See also

Related Research Articles

Mariner 5

Mariner 5 was a spacecraft of the Mariner program that carried a complement of experiments to probe Venus' atmosphere by radio occultation, measure the hydrogen Lyman-alpha spectrum, and sample the solar particles and magnetic field fluctuations above the planet. Its goals were to measure interplanetary and Venusian magnetic fields, charged particles, plasma, radio refractivity and UV emissions of the Venusian atmosphere.

Venera A Soviet program that explored Venus with multiple probes

The Venera program was the name given to a series of space probes developed by the Soviet Union between 1961 and 1984 to gather information about the planet Venus. Ten probes successfully landed on the surface of the planet, including the two Vega program and Venera-Halley probes, while thirteen probes successfully entered the Venusian atmosphere. Due to the extreme surface conditions on Venus, the probes could only survive for a short period on the surface, with times ranging from 23 minutes to two hours.

Tyazhely Sputnik,, also known by its development name as Venera 1VA No.1, and in the West as Sputnik 7, was a Soviet spacecraft, which was intended to be the first spacecraft to explore Venus. Due to a problem with its upper stage it failed to leave low Earth orbit. In order to avoid acknowledging the failure, the Soviet government instead announced that the entire spacecraft, including the upper stage, was a test of a "Heavy Satellite" which would serve as a launch platform for future missions. This resulted in the upper stage being considered a separate spacecraft, from which the probe was "launched", on several subsequent missions.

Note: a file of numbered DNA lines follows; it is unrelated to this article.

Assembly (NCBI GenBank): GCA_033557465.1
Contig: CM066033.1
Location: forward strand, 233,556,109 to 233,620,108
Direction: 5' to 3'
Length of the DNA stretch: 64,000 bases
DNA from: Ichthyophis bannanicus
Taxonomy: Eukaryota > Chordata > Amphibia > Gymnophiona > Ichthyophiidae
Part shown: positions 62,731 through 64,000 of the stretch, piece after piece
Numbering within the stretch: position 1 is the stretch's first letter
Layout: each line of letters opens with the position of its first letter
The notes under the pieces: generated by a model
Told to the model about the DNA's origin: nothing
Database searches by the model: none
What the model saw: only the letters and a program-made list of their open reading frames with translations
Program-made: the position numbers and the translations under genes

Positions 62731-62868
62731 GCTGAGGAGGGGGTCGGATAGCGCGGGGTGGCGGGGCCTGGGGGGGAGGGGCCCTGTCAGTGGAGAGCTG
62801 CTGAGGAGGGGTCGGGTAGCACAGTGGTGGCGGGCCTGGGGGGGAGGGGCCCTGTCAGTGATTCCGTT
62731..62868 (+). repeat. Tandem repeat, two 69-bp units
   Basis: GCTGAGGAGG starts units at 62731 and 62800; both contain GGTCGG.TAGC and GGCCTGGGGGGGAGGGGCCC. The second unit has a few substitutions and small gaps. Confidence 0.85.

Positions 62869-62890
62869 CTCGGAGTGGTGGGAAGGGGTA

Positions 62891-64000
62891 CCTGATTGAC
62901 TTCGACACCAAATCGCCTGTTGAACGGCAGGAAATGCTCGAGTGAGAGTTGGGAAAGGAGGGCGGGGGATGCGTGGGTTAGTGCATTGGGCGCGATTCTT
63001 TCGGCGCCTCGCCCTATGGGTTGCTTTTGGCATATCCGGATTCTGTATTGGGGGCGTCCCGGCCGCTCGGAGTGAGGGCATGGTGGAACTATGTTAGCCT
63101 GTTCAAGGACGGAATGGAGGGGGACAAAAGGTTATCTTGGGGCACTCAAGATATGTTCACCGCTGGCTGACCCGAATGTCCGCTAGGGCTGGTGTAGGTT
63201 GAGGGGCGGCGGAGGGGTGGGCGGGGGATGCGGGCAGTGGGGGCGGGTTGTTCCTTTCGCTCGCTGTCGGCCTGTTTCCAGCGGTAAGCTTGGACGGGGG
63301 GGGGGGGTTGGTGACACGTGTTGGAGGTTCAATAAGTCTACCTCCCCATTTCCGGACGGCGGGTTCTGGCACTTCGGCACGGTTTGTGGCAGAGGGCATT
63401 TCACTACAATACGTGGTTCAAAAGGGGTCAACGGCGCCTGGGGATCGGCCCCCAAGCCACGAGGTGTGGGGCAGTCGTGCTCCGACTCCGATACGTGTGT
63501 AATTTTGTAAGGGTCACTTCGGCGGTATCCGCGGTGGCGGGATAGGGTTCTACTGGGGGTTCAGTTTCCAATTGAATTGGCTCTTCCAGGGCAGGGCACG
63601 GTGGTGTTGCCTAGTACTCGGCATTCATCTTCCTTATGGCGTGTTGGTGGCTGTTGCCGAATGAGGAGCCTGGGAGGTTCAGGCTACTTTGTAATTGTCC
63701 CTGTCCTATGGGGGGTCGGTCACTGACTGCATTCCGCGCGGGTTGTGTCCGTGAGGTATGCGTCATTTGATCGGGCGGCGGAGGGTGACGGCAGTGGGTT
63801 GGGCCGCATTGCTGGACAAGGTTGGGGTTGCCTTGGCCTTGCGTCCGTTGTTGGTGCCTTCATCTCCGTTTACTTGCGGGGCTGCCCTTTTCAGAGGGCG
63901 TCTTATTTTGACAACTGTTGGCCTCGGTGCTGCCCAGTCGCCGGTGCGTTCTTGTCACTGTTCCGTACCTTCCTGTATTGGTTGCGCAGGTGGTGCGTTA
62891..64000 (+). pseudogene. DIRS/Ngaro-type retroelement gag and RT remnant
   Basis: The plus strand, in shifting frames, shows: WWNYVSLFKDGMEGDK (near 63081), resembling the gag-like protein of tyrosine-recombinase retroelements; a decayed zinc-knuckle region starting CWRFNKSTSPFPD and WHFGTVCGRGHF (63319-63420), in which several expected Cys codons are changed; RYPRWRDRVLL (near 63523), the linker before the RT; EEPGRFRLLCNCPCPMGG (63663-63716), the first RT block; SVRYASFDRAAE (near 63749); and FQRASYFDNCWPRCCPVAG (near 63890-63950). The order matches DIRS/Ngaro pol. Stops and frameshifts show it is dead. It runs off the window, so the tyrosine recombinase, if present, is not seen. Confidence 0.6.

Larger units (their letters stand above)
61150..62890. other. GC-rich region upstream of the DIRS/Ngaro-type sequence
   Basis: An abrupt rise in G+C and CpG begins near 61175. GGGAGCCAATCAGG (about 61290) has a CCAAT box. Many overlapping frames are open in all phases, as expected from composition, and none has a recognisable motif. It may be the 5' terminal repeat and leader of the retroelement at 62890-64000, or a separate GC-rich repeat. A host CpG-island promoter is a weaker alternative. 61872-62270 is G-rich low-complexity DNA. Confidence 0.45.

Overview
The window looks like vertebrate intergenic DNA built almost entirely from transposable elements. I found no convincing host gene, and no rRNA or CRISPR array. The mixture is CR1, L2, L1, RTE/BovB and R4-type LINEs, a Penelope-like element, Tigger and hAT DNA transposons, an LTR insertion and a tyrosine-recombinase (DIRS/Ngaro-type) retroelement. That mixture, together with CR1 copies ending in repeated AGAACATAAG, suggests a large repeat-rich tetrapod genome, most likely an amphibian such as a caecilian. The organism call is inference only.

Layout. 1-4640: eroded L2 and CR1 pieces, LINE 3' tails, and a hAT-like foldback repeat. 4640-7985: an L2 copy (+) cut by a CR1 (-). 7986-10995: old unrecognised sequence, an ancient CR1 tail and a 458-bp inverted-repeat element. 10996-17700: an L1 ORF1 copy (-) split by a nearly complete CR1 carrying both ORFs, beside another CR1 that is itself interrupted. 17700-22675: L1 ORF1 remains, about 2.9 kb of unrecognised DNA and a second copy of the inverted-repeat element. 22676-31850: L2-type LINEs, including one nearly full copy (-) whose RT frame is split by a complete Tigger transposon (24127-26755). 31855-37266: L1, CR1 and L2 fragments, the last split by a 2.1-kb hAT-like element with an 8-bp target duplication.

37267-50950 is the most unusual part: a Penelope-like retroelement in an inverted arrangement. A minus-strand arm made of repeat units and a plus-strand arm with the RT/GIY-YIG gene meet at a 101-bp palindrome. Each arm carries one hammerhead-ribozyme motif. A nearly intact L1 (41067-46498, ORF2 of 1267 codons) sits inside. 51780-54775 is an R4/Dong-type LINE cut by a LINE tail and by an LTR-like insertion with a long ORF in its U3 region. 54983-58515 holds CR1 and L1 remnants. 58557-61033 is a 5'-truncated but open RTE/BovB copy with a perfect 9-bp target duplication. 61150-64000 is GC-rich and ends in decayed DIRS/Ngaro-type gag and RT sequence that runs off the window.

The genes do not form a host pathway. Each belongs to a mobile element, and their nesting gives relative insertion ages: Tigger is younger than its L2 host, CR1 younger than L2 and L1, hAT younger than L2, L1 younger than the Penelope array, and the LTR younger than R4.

Ranger 5

Ranger 5 was a spacecraft of the Ranger program designed to transmit pictures of the lunar surface to Earth stations during a period of 10 minutes of flight prior to impacting on the Moon, to rough-land a seismometer capsule on the Moon, to collect gamma-ray data in flight, to study radar reflectivity of the lunar surface, and to continue testing of the Ranger program for development of lunar and interplanetary spacecraft. Due to an unknown malfunction, the spacecraft ran out of power and ceased operation. It passed within 725 km of the Moon.